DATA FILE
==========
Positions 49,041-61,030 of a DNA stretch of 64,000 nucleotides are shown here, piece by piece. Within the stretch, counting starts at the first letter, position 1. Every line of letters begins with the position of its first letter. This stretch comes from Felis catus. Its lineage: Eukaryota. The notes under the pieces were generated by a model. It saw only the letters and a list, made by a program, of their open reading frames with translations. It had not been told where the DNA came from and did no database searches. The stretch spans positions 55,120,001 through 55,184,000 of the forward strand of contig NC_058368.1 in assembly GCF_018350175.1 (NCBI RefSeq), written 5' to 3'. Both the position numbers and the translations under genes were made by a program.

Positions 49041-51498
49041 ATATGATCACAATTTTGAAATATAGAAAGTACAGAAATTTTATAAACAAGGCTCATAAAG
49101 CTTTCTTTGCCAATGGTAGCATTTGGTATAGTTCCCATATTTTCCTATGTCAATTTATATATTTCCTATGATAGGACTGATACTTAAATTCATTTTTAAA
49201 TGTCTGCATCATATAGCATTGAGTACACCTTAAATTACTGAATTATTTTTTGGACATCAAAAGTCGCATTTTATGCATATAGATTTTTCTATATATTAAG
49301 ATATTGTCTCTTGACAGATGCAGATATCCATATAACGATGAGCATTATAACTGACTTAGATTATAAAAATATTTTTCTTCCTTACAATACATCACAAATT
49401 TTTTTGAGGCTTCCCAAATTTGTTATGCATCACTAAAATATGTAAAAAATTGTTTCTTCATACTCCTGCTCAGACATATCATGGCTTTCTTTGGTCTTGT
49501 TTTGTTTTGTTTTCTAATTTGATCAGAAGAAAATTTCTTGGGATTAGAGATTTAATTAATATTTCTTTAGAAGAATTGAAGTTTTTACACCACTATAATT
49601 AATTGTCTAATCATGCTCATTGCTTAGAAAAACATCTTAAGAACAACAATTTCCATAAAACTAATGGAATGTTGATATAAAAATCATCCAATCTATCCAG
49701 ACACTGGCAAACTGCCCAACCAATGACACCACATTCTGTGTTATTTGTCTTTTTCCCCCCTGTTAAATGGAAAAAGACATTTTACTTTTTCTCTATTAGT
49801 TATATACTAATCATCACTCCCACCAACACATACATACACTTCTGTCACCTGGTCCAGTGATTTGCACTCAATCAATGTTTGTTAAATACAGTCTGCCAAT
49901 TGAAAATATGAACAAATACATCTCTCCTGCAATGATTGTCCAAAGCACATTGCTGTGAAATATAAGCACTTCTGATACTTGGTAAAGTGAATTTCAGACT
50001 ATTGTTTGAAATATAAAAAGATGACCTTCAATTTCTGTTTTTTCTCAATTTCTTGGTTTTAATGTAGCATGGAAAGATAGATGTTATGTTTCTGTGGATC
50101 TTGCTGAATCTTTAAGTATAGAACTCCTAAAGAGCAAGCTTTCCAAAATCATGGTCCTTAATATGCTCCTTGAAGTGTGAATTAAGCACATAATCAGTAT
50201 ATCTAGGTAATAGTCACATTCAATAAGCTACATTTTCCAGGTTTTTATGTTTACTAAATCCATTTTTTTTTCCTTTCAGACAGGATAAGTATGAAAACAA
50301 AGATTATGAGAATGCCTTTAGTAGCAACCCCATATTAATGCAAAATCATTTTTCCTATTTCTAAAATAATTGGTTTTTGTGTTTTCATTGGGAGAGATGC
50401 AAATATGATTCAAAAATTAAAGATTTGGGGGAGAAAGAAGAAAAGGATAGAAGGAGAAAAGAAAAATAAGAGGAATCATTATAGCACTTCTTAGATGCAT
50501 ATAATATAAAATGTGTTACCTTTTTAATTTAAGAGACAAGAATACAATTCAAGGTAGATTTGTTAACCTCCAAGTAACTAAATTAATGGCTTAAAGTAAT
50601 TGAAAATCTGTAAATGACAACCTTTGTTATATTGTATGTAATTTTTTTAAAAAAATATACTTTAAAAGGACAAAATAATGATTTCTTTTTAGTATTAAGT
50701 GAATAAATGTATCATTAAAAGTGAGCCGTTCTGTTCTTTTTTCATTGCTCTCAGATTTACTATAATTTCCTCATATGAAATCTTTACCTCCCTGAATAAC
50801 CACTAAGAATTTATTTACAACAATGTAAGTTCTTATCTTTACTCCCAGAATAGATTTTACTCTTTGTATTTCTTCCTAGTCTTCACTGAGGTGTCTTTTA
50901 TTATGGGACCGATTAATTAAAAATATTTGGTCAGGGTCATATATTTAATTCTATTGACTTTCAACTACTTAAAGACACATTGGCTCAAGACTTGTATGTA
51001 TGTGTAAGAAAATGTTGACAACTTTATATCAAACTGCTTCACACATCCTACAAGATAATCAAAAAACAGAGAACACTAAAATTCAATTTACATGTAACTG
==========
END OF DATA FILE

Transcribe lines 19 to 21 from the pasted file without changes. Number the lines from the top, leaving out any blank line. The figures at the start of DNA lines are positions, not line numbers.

50601 TGAAAATCTGTAAATGACAACCTTTGTTATATTGTATGTAATTTTTTTAAAAAAATATACTTTAAAAGGACAAAATAATGATTTCTTTTTAGTATTAAGT
50701 GAATAAATGTATCATTAAAAGTGAGCCGTTCTGTTCTTTTTTCATTGCTCTCAGATTTACTATAATTTCCTCATATGAAATCTTTACCTCCCTGAATAAC
50801 CACTAAGAATTTATTTACAACAATGTAAGTTCTTATCTTTACTCCCAGAATAGATTTTACTCTTTGTATTTCTTCCTAGTCTTCACTGAGGTGTCTTTTA